By Simon O’ Connor, 7th July 2015
Australia plan to introduce a 10% GST levy on foreign services from July 2017. The plan which was announced in Australia’s annual budget could generate as much as AU$3.2 billion for the state.
The proposed amendments in the new Online GST include:
- Make the supply of anything other than goods or real property to an entity that is not registered or required to be registered for GST potentially subject to GST if that entity is an Australian resident
- Provide that the GST will be payable on certain electronic supplies to which the above applies, by the operator of the service through which the supply is made to the consumer rather than the actual supplier
- Allow for the making of regulations to provide simplified rules for registration, tax periods and GST returns for entities to which the proposed amendments apply.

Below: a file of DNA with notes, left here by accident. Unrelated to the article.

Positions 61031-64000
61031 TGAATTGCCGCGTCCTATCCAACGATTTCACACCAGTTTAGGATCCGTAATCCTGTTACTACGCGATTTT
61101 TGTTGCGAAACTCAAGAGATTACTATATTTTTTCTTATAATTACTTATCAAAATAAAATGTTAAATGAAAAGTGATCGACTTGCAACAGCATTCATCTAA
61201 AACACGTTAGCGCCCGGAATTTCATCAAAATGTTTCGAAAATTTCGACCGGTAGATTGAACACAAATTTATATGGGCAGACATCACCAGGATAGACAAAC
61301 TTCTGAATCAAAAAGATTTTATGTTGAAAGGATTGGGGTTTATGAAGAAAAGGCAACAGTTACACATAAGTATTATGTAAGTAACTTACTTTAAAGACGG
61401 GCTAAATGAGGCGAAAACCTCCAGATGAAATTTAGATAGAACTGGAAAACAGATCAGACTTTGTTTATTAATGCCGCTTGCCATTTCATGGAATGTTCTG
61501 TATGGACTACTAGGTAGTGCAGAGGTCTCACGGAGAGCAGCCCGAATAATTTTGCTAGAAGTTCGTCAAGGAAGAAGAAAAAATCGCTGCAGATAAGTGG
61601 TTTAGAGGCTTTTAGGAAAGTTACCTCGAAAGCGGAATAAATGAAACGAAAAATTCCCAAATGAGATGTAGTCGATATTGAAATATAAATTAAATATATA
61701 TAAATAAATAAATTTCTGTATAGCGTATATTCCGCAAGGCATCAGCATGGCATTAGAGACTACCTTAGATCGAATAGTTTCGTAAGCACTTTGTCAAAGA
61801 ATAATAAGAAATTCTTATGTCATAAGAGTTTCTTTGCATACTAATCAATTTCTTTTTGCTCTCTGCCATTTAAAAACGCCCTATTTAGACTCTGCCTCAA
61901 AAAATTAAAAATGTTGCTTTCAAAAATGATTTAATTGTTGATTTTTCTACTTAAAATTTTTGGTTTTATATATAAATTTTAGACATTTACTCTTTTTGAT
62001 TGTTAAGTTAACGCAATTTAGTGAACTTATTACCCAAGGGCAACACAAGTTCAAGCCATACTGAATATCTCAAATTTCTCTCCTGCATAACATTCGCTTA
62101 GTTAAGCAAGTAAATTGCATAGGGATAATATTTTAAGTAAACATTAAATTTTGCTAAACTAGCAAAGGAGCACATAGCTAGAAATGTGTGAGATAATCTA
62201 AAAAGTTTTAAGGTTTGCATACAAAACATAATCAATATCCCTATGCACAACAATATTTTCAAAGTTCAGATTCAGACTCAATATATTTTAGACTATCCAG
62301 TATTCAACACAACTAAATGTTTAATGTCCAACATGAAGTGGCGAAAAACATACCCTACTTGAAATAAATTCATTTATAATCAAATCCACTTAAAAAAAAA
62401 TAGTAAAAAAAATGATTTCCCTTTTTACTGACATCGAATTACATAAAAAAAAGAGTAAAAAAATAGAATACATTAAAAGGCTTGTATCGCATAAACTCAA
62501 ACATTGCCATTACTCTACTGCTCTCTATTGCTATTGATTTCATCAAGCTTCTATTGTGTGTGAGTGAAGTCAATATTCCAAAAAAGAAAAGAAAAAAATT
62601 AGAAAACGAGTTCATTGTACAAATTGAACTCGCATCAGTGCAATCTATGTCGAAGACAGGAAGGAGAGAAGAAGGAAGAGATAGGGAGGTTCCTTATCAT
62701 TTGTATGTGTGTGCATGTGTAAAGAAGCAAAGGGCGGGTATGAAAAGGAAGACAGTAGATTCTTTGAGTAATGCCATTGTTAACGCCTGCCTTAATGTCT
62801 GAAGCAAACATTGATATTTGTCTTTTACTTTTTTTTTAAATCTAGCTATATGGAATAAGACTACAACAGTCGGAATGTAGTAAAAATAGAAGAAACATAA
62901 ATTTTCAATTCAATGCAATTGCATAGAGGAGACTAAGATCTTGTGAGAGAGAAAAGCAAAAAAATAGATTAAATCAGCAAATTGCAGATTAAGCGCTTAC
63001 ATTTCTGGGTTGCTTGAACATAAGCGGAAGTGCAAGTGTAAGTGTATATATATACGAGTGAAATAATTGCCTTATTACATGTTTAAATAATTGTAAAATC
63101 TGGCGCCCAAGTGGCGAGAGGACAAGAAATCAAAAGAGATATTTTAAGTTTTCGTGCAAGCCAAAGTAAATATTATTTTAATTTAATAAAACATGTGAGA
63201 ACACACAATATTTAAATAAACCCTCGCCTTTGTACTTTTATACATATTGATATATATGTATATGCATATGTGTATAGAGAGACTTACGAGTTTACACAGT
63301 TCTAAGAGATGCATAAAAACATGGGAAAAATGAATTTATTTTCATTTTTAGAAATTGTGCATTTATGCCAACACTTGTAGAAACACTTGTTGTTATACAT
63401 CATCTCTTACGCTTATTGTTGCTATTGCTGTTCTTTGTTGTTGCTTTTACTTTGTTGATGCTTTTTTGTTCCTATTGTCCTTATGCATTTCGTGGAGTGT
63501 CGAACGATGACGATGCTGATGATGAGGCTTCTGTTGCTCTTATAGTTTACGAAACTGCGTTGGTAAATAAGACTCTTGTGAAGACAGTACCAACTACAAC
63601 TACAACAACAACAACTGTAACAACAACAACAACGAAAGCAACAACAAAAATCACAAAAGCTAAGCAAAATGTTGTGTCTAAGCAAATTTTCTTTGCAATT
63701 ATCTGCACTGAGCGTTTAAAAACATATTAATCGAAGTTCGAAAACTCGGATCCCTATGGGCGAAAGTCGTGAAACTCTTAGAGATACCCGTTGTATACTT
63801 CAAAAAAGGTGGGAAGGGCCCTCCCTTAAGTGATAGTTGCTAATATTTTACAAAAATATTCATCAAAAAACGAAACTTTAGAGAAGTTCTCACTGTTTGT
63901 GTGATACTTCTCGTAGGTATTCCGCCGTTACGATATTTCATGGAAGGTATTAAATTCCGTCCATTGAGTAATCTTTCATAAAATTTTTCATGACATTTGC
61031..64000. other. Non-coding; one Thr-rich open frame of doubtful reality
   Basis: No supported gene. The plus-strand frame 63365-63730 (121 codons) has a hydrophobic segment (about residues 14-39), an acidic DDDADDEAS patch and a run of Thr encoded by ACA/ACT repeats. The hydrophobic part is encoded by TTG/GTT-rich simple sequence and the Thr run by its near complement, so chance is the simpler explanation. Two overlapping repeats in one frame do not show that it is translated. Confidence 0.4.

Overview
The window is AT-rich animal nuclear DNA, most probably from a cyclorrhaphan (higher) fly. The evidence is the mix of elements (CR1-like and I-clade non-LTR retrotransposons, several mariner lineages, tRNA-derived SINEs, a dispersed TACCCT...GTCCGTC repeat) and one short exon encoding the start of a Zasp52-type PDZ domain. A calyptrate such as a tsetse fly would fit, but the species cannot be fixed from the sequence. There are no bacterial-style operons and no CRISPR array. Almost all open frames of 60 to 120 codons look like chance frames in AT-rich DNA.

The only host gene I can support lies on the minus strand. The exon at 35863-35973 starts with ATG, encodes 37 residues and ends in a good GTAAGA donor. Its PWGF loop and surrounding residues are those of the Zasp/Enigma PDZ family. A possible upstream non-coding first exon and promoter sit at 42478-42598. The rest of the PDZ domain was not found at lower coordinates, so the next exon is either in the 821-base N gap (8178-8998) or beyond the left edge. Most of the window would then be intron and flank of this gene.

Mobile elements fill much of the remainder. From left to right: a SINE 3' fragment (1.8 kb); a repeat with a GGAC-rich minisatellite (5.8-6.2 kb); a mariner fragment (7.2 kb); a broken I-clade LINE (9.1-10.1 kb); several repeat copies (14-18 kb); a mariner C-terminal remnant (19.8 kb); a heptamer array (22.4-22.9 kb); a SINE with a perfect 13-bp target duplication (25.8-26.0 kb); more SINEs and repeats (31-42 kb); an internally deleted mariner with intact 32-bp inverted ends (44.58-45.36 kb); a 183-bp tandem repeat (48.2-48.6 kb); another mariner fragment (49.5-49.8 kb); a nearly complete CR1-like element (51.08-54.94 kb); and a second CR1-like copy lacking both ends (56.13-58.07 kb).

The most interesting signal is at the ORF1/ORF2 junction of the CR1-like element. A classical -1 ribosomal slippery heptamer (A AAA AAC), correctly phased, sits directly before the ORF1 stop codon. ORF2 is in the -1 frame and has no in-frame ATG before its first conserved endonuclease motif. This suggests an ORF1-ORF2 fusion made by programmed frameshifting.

The tax will require such companies as Google, Apple and Netflix etc. to register as foreign GST businesses, charge consumers Australian GST and submit regular filings and payments to the Australian tax office. The Australian Federal Treasury will include such digital services as E- Books, Streaming music/films/ games, online membership to clubs/ Dating Services/ Digital Newspapers and SaaS software/ Hosting services in the new tax.
At the moment any company in Australia supplying digital products must charge GST to consumers whereas currently an offshore supplier selling digital products in Australia does not. The main objective in introducing the levy is to “level the playing field” between Australian businesses and offshore businesses. When the GST legislation was originally drafted, the Australian government did not anticipate the huge growth in the supply of digital products from overseas.
This new digital levy is similar to the rules that the European Union introduced on the 1st of January 2015. Such countries such as Switzerland, Norway and Japan plan to introduce a similar levy in the near future.